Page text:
Failure Isn’t Final

Golden Rule #6: Give Yourself Permission to Fail…And Try Again.

Copper Caught 3 1:2 months

Failure. It just feels so…final. Especially when we’re attempting something that matters, even if it only really matters to us. And first attempts are such fragile things anyway, aren’t they? You don’t really have a good sense of what you’re doing, or what to expect, or what the possible outcomes might be. It’s like making a complicated recipe for the first time. I learned a long time ago, don’t attempt a new recipe when it matters. You’re just setting yourself up for failure. Give yourself a chance to learn what to expect along the way.

If that’s true in the kitchen, how much more true is it in life? Your first attempt probably won’t look anything like later ones. There is a certain confidence that comes with repeated attempts. You’re either going to master something, or you’re not, but if you don’t, it shouldn’t be because you didn’t try.

Winston Churchill said, “Success is not final, and failure is not fatal; it is the courage to continue that counts.” Think about people you know who have failed — and this, I can assure you, is everyone. How interesting would it be to hear stories and experiences from someone who had never failed, not ever? We are not defined by our failures, but we are certainly refined by them, and by what happens next. Our failures don’t make us. But they make us real. They make us authentic. They make our story uniquely our own.

I spent years in jobs that ran parallel to the job I dreamed of having. My whole life I dreamed of being a writer, a real writer, getting paid to write. Along the way, I worked as a legal secretary for more than five years, and as a customer service representative for about the same amount of time. Both those fields were fine fields with plenty of work and they were decent fits for my skills and experience. I could have continued in either position indefinitely. But they didn’t nudge me forward in ways that made me stretch, and grow, and learn, and yes, fail along the way. I knew I was made for different, and more, and better. (And if my colleagues from those past lives are reading this, I’m sorry, because these particular private things I wrestled with never were about you, so please don’t be offended.)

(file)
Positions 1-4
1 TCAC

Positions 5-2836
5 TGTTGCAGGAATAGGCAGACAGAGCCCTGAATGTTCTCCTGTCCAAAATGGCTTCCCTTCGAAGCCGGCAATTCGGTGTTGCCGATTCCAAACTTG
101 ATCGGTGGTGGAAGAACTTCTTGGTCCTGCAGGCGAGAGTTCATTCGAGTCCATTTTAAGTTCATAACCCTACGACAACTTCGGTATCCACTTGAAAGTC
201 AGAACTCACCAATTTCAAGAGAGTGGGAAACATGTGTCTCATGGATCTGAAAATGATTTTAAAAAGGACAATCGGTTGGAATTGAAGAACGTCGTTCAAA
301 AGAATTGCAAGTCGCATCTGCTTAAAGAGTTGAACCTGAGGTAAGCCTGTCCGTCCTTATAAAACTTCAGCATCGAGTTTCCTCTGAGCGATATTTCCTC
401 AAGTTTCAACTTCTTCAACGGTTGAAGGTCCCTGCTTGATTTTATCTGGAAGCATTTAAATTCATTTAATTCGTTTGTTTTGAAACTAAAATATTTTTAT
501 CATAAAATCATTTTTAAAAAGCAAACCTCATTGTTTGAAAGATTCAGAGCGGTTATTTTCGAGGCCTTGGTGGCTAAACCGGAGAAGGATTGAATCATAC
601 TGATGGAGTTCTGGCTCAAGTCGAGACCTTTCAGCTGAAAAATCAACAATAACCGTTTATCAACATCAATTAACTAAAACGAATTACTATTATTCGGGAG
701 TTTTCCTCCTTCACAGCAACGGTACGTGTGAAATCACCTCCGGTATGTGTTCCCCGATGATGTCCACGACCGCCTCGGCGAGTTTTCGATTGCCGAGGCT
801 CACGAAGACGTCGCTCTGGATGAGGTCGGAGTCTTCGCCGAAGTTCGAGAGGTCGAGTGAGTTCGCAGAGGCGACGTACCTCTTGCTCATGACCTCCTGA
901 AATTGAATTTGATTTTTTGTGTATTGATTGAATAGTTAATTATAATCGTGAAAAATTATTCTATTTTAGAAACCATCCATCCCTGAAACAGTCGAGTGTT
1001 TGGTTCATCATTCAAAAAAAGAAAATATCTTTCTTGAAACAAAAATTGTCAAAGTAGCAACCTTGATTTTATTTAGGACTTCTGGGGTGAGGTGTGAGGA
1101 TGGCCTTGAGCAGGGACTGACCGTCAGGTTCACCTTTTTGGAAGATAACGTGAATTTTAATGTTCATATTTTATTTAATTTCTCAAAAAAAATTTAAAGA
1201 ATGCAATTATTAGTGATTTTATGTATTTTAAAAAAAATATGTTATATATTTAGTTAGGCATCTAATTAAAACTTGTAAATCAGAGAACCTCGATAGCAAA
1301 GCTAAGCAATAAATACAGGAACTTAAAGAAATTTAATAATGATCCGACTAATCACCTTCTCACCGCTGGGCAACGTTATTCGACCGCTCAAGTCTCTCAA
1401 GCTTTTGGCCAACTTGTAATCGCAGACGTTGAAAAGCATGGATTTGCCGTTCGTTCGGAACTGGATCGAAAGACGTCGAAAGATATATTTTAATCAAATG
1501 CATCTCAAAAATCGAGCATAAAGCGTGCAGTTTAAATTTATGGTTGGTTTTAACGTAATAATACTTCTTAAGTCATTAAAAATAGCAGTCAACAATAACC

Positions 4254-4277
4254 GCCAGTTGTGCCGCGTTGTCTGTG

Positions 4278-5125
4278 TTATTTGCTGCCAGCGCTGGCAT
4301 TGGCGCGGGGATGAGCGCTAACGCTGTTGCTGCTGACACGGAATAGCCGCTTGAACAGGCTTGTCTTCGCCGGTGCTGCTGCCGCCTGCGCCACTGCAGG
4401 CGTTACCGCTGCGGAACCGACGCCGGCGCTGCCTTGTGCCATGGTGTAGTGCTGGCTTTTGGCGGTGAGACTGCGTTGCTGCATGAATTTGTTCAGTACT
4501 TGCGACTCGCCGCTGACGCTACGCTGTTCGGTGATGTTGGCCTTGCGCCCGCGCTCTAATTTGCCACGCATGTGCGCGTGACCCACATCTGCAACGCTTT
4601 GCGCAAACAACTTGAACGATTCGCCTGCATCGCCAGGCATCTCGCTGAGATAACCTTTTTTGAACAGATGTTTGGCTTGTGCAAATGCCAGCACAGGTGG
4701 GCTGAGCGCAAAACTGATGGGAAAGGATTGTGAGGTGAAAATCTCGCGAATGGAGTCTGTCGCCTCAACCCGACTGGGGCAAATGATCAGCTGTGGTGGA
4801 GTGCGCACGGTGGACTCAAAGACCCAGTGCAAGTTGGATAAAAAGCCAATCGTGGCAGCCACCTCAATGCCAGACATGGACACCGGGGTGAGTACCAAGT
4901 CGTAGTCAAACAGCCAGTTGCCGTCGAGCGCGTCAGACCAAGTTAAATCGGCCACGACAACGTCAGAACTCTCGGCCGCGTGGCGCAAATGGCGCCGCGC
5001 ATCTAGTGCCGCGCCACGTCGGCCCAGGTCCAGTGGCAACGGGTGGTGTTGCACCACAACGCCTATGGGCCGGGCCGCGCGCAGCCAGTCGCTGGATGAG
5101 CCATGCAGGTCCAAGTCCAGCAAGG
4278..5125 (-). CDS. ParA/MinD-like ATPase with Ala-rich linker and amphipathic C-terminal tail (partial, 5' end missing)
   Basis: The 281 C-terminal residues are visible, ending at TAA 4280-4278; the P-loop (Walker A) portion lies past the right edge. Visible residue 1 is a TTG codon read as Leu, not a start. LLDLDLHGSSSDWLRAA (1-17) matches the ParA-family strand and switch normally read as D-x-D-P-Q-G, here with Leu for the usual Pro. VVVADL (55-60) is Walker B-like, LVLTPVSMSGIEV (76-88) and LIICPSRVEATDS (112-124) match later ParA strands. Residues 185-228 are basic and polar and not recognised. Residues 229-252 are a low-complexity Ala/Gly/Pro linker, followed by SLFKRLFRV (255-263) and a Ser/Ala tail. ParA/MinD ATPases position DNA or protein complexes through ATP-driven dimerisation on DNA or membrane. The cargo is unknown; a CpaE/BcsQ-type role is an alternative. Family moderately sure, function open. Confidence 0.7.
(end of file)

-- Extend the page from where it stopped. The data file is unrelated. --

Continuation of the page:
Failure is just another part of the journey. No more, no less. It’s true in my life, and in Copper’s as well. I’ve been through countless classes with him, and the learning curve is very apparent. There have been lots of times when I’ve asked Copper to do something, and waited, and corrected him, and tried again, and sometimes even when he knows what I want him to do, he still can’t get it quite right. But this dog, he is persistent. He is motivated. He wants to master whatever it is he’s being asked to do. I love that in him. His gaze is unwavering, his ears are up, and his whole body language says, I’m listening! Let me figure this out and I’ll get it done! He doesn’t beat himself up over failures. He just keeps trying until he gets it.

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